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High Conflict Divorce: Mediating Parenting Plans


(Please note – This article does not refer to women who may be experiencing
verbal, sexual or physical abuse by their male partners.)


Meeting with couples engaged in high conflict divorces, you are immediately thrust into an eye-for-an-eye battle. Such couples communicate with scripted monologues that presuppose both the opening statements and replies of the other. They each seek to redress the perceived imbalance of past wrongs and with each strike they heap more injustice on each other to add to their mutual discontent. They have secret code words and looks that are incendiary, causing the other to ignite without our perceiving the trigger.


The divorce process to these couples has less to do with negotiating financial and parenting plans and all the more to do with getting even. They each have an imagined value for the pain and suffering experienced in the marriage and look to the divorce to settle the score. They have lost sight of the best interests of the children even while using this catch phrase to couch their positions.


While some couples enter mediation in good faith, many high conflict couples enter mediation simply to avoid the high cost of the contested battle and in other cases to prove the inability of the other to negotiate. Mediation can be just another ploy in the battle to prove who is worse.


Put these couples in the same room for facilitative or communicative style mediation and watch them run roughshod over the mediator, particularly the uninitiated. The immediate response is a series of caucuses as the mediator recognizes their inability to control the individuals in the same room.


But what of the children in high conflict divorce situations whose parents are duking it out over child custody and access issues? The mediator cannot remain neutral with regard to the best interest of the children. High conflict divorce mediation requires the mediator to make clear this position – to inform the parents that they will advocate on behalf of the children such that their needs can best be met. The mediator should be commenting on parental behaviour and it’s impact on the well being of children. An objective with regard to developing a parenting plan is to inform, if not educate the parents on their destructive behaviour to the social-emotional development of their children while respecting the right for both parents to have meaningful relationships with their children. Their role is not therapeutic per se with regard to the marriage. The mediator cannot hold any rescue fantasies and must fully accept that the marriage is over. The mediator must therefore accept the foibles of the parents and as such only seek to instil compensatory strategies, teaching or structuring ways to mitigate anger and the exchange of parental information when necessary. The process also cannot avoid issues raised by the parties, particularly when issues of drugs, alcohol, abuse or inappropriate discipline or care are disclosed. Rather, the mediator must bring these issues to the foreground to be addressed as part of the plan. While each complains of the parenting of the other, it may be that both should attend selective parenting courses and that this be written into the parenting plan agreement.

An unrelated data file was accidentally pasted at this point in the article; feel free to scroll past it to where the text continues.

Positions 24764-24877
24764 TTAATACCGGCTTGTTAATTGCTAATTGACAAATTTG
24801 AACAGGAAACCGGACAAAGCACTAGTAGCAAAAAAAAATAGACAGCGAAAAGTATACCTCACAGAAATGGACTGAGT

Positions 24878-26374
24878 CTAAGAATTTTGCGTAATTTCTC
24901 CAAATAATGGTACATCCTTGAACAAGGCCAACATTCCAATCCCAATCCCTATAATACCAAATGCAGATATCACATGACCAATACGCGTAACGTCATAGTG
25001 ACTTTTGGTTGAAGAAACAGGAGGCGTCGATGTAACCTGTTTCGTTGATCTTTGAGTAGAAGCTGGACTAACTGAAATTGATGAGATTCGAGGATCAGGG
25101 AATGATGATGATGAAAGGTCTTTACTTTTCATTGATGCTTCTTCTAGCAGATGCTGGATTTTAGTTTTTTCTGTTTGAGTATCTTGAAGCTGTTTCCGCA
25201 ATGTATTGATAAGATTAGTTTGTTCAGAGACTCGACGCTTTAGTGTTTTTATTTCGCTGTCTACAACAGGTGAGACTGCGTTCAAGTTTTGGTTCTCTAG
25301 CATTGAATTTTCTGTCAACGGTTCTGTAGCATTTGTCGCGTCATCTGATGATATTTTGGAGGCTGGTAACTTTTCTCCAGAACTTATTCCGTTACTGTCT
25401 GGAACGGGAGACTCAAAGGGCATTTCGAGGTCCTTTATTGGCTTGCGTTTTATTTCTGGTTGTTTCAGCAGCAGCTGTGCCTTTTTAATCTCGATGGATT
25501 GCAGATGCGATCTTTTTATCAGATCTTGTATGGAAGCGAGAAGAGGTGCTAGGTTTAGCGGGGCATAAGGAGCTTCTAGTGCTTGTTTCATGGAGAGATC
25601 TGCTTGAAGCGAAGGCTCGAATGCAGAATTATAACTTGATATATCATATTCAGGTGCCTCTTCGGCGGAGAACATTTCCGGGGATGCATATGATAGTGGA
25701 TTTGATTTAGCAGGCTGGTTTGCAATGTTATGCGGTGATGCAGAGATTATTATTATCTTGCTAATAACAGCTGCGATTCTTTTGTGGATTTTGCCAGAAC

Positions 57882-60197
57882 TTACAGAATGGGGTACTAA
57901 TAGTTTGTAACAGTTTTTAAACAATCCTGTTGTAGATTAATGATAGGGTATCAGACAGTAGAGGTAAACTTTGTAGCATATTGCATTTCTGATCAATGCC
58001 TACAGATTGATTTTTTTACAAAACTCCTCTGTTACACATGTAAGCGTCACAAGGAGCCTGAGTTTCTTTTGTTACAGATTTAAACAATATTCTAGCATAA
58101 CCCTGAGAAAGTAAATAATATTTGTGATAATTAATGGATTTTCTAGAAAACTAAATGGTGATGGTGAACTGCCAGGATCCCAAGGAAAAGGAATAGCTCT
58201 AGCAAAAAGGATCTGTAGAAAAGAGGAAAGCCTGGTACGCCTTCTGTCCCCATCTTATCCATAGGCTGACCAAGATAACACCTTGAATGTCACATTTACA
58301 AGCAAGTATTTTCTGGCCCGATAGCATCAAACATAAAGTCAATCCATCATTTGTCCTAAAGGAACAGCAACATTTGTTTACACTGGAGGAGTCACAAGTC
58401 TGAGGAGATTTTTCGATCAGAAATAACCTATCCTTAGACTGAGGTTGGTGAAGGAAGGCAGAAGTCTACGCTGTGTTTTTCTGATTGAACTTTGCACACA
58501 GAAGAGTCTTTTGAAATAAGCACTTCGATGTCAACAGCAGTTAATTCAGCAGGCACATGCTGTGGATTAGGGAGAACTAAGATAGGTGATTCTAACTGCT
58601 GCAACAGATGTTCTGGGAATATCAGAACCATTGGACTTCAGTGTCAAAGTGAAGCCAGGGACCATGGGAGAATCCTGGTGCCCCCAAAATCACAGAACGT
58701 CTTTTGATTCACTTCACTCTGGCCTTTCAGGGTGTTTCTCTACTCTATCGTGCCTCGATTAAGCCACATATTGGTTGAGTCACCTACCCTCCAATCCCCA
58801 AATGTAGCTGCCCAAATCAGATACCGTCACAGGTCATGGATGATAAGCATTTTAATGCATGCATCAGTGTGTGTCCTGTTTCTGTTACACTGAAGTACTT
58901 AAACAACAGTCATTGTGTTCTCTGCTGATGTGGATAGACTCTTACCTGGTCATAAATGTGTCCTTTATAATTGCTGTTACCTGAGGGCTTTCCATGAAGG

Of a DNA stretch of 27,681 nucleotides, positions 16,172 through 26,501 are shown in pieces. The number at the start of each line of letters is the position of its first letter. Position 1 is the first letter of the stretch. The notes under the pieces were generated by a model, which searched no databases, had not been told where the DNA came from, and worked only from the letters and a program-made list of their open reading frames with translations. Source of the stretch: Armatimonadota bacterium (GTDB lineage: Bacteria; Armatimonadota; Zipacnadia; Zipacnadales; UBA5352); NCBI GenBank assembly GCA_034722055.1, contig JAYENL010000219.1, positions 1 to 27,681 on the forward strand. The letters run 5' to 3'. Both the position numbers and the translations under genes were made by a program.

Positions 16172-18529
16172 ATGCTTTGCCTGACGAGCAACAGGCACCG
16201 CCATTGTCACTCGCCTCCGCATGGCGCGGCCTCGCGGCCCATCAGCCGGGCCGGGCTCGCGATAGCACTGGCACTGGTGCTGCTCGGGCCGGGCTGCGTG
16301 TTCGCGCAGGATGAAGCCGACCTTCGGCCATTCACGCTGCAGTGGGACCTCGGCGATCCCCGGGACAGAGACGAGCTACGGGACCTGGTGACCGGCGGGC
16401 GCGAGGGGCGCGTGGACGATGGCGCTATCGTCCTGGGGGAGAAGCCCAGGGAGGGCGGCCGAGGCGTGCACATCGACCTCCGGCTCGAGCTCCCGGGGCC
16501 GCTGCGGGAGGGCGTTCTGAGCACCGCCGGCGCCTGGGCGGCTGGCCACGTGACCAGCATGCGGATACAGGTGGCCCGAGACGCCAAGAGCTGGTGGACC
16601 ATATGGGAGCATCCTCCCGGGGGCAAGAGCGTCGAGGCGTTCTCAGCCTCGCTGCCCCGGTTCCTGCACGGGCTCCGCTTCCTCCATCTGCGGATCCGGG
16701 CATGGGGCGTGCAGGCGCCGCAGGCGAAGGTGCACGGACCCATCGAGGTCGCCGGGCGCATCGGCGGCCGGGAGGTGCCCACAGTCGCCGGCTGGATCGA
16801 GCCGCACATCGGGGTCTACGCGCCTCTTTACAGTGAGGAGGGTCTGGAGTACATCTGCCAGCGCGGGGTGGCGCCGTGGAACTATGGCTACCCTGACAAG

Therefore, to stand a chance of a mediated parenting plan, the mediator must; be able to enter a high conflict situation; keep the focus on the children; accept that the parents won’t likely change with regard to each other; provide strategies to keep both parents meaningfully involved with the children; and address harmful issues. It’s a tall order.


The process requires an active and seasoned mediator with knowledge and training on child development and this is definitely not for the faint-of-heart. A defining variable in choosing a mediator is finding one who is able to handle the intensity of high conflict couples and offers a structured approach to the mediation process itself. The actual structure may differ between mediators, but each mediator should none-the-less be able to articulate their process.


The goal? A parenting plan both parents can agree to that meets the children’s needs and maintains relationships.  




Still fighting child custody issues? Use this:

Parenting Plan Worksheet  


To track your child custody schedule, use this:




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Gary Direnfeld, MSW, RSW
(905) 628-4847

Gary Direnfeld is a social worker. Courts in Ontario, Canada, consider him an expert on child development, parent-child relations, marital and family therapy, custody and access recommendations, social work and an expert for the purpose of giving a critique on a Section 112 (social work) report.

Search Gary’s name on GOOGLE.COM to view his many articles or visit his website. Call him for your next conference and for expert opinion on family matters. His services include counseling, mediation, assessment and assessment critiques.


For information on Direnfeld's book, Raising Kids Without Raising Cane, click here.


20 Suter Crescent, Dundas, ON, Canada L9H 6R5  Tel: (905) 628-4847  Email: gary@yoursocialworker.com